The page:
A factual challenge contests the existence of subject matter jurisdiction, apart from any pleadings. Id . In reviewing a factual challenge, the court "is free to weigh the evidence and satisfy itself as to the existence of its power to hear the case, " even where disputed material facts exist. Mortensen , 549 F.2d at 891. In a factual challenge, the plaintiff has the burden of persuasion to show that jurisdiction exists. Gould , 220 F.3d at 178; Mortensen , 549 F.2d at 891. If the defendant presents evidence contesting any allegations in the pleadings, the presumption of truthfulness does not attach to the plaintiff's allegations and the plaintiff may present facts by affidavit or deposition or in an evidentiary hearing. Gould , 220 F.3d at 177; Mortensen , 549 F.2d at 891, 893 n. 18. "[I]f there is a dispute of material fact, the court must conduct a plenary trial on the contested facts prior to making a jurisdictional determination. " Gould , 220 F.3d at 177.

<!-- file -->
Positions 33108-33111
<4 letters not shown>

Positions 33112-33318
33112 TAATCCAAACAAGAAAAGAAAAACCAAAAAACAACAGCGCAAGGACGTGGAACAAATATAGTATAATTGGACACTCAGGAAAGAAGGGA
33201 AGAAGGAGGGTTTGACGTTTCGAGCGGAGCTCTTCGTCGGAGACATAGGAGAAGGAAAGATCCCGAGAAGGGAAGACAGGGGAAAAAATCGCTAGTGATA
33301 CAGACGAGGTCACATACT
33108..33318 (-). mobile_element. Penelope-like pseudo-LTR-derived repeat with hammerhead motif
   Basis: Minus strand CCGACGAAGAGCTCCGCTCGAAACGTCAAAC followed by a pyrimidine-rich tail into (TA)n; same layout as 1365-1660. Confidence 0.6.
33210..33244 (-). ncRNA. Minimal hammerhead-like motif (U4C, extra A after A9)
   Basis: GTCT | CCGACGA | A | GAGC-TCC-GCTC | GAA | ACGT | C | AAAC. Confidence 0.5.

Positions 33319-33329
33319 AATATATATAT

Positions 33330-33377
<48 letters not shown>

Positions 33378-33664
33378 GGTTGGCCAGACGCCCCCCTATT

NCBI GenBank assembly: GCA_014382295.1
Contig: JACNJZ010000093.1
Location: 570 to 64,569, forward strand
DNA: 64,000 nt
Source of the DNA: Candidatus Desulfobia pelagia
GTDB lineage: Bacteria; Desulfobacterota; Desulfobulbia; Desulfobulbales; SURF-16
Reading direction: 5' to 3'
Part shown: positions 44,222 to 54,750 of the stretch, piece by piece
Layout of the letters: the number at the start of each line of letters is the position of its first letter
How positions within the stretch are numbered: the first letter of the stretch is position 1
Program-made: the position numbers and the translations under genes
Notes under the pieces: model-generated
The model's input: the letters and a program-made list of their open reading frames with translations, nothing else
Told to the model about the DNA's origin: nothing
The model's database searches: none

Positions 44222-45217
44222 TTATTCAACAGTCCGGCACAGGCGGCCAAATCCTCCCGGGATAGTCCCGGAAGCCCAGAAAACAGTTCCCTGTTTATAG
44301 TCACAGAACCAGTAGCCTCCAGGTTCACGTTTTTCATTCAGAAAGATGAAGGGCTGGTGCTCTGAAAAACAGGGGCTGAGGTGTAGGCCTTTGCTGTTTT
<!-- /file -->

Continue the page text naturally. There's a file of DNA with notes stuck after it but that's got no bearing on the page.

Moyer Packing Co. v. United States , 567 F.Supp.2d 737, 748 (E.D. Pa. 2008) (emphasis added).

The district court adopted this Report and Recommendation, and denied this motion to dismiss without prejudice to the resolution of this issue on a more fully documented motion for summary judgment, or through a plenary trial on the contested facts prior to making a jurisdictional determination. (Doc. 26.)

The defendant then filed a motion to reconsider this ruling. (Doc. 28.) This motion to reconsider advances a curious argument. Despite the fact that we expressly relied upon directly applicable case law involving factual challenges to subjective matter jurisdiction in FTCA litigation, Moyer Packing Co. v. United States , 567 F.Supp.2d 737, 748 (E.D. Pa. 2008), to conclude that further factual development of the record was necessary here, the defendant erroneously asserts that we had confused exhaustion under the FTCA with PLRA exhaustion, and had exclusively relied upon cases that were wholly unrelated to the FTCA to reach our recommendation.